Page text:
Food Safety After a Disaster

FEMA video in partnership with US Department of Agriculture (USDA) Director of Food Safety Education, Chris Bernstein, about food safety after a disaster in American Sign Language (ASL).

Preparedness information and resources can be found in the Preparedness section. Information on emergency preparedness for individuals with disabilities or access/functional needs is on the ADA/FNSS page.

Transcript

Hello, my name is Chris Bernstein, and I am the Director of Food Safety Education at the US Department of Agriculture. I'm here today to talk to you about food safety for returning home after a disaster.  

Coming back home after a disaster can be a very challenging experience. One of the most important things you and your family will have to do is sort through the food in your refrigerator, freezer, and pantry.  

You will need to throw away any food that has come into contact with flood water. This includes anything that is not in a waterproof container. Do not use food containers that have caps, snap lips, or pull tops that have come in contact with flood water. Any cardboard boxed food (such as macaroni and cheese, dry pasta, baby formula) contaminated with flood water is not safe to eat and should be tossed.  

Inspect all canned food to see if there is any swelling, leaking, holes, dents, or rust. Canned food can be saved and used to eat only if you do the following things:

  • Remove the label off the can.
  • Brush or wipe away any dirt.
  • Thoroughly wash the can with soap and water (hot water if available). Use water that is safe for drinking to rinse off the can.
  • Sanitize the can by immersion in either one of two ways:
    • Put the can in a clean pot full of water and bring to a complete boil for 2 minutes; or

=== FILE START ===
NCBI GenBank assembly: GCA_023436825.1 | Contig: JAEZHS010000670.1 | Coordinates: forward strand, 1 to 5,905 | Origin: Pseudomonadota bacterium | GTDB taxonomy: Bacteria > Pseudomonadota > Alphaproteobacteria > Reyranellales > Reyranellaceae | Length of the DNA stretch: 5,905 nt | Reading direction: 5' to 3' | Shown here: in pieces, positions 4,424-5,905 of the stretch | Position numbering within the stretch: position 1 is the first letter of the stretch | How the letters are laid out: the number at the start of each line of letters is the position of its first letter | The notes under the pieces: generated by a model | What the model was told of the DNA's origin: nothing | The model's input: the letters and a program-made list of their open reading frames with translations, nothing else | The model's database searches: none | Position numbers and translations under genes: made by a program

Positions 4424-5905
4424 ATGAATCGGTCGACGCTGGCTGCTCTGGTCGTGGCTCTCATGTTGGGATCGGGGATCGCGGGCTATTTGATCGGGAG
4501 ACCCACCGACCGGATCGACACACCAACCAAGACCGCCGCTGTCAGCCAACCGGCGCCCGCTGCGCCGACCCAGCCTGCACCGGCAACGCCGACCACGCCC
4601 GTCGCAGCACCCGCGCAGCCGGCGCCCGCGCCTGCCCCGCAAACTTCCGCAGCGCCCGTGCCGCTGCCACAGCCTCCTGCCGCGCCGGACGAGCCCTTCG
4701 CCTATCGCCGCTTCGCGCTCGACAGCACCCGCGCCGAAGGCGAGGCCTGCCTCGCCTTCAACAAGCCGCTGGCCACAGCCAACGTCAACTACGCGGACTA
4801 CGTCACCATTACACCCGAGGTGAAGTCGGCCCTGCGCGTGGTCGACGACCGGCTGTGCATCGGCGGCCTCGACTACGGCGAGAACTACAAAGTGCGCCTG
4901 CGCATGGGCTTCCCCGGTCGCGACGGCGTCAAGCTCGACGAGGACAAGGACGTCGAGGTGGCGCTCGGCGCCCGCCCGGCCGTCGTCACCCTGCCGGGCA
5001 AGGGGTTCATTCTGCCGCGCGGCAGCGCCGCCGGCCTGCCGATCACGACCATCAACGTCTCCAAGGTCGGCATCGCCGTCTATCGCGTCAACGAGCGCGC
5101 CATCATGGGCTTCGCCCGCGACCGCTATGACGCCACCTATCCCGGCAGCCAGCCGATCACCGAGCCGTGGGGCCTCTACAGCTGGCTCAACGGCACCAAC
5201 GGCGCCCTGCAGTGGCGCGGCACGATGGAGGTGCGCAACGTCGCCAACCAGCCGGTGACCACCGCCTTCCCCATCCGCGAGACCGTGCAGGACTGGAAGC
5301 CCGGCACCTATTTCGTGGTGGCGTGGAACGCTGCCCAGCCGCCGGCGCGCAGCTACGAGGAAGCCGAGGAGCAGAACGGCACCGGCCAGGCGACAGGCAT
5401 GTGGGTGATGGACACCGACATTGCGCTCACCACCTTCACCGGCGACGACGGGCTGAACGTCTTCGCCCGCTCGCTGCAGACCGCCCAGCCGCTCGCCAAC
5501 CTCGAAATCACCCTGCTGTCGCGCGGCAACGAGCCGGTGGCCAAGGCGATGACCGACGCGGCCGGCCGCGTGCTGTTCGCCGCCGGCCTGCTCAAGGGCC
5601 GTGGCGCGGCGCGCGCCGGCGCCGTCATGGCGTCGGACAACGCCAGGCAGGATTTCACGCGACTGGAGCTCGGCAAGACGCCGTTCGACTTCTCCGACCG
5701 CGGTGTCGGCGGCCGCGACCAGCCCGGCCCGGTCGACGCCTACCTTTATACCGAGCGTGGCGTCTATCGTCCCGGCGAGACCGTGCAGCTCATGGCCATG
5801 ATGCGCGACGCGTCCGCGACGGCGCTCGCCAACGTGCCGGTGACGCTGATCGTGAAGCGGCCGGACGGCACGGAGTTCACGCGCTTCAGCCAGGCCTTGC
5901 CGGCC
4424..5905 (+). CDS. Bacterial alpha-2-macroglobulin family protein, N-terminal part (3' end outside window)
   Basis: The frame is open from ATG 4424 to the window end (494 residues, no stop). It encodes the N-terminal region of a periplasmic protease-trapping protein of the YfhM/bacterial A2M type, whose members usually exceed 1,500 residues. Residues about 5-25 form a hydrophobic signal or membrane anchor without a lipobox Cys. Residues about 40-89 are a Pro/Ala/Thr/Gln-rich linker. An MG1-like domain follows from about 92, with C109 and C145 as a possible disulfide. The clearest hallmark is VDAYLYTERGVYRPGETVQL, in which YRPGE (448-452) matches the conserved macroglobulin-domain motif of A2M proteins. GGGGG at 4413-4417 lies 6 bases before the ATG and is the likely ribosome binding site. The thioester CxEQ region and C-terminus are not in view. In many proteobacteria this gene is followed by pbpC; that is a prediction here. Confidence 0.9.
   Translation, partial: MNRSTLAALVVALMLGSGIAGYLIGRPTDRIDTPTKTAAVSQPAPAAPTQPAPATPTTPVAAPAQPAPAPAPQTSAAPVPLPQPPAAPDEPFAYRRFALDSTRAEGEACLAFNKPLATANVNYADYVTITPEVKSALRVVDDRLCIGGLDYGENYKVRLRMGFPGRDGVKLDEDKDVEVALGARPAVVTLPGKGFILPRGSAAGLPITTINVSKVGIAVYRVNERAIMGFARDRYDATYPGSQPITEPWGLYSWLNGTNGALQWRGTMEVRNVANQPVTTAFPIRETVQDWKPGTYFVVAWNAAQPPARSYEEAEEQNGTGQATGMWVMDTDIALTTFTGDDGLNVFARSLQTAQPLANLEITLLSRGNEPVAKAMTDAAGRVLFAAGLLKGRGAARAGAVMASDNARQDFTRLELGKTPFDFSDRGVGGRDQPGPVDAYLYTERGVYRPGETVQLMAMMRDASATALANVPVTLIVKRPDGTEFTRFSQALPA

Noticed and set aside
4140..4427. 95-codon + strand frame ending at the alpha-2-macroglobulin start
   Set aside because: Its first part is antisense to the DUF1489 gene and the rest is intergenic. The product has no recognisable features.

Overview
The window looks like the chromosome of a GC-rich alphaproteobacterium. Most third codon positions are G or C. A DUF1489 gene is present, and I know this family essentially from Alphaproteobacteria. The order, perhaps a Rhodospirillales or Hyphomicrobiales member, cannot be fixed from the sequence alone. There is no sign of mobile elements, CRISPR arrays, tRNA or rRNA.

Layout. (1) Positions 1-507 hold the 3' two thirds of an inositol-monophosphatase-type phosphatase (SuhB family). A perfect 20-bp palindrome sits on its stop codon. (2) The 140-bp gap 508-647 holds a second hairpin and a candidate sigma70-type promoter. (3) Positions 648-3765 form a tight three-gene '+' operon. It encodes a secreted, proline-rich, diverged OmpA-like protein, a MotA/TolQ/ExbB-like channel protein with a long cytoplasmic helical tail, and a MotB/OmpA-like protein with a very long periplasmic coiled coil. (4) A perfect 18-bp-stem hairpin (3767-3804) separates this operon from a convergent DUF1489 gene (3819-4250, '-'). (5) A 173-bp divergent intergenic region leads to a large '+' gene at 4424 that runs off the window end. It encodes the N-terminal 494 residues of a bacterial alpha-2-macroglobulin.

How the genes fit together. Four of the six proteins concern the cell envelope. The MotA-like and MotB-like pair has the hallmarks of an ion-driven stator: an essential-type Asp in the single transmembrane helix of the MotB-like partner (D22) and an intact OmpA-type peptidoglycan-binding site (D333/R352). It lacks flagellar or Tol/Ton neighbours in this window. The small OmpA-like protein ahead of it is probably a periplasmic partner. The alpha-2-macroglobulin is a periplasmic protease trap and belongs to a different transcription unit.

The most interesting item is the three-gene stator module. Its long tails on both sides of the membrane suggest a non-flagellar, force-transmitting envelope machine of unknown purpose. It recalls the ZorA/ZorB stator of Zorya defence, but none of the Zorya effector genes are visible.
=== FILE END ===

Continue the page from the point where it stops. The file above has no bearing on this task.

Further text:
• Put the can in a clean pot full of clean drinking water and add one tablespoon of unscented liquid chlorine bleach per gallon of water used. Soak can in pot for 15 minutes.
  • Let can air-dry for at least one hour before opening or storing can.
  • Write with a permanent marker on the can what is inside and the expiration date (if available).
  • Canned food items should be used as soon as possible after cleaning. 

You will also need to clean your pots, pans, dishes, and utensils by thoroughly washing them with soap and water (hot water if available).

  • Rinse and sanitize them by boiling them in clean water or immersing them in clean drinking water and add one tablespoon of unscented liquid chlorine bleach per gallon of water used.
  • Soak in water for 15 minutes. 

Your drinking water may not be safe to drink when you come home after a disaster. You may need to use bottled water or boiled water. If you do not have bottled water, boil the water for one minute before letting it cool down. Store the water in clean containers with lids.  

If you are not able to boil water, you can disinfect it by using household bleach. This will help to kill most organisms in the water that might cause diseases. Add 8 drops (or 1/8 teaspoon) of regular, unscented liquid household bleach for each gallon of water to disinfect your water. Leave water alone for 30 minutes. Store the water in clean containers with lids.  

These safety tips should help you figure out what food you can save or have to throw away, how to clean your pots, pans, dishes, and how to make sure that your water is safe to drink. For more information on food safety, visit USDA’s website at www.fsis.usda.gov.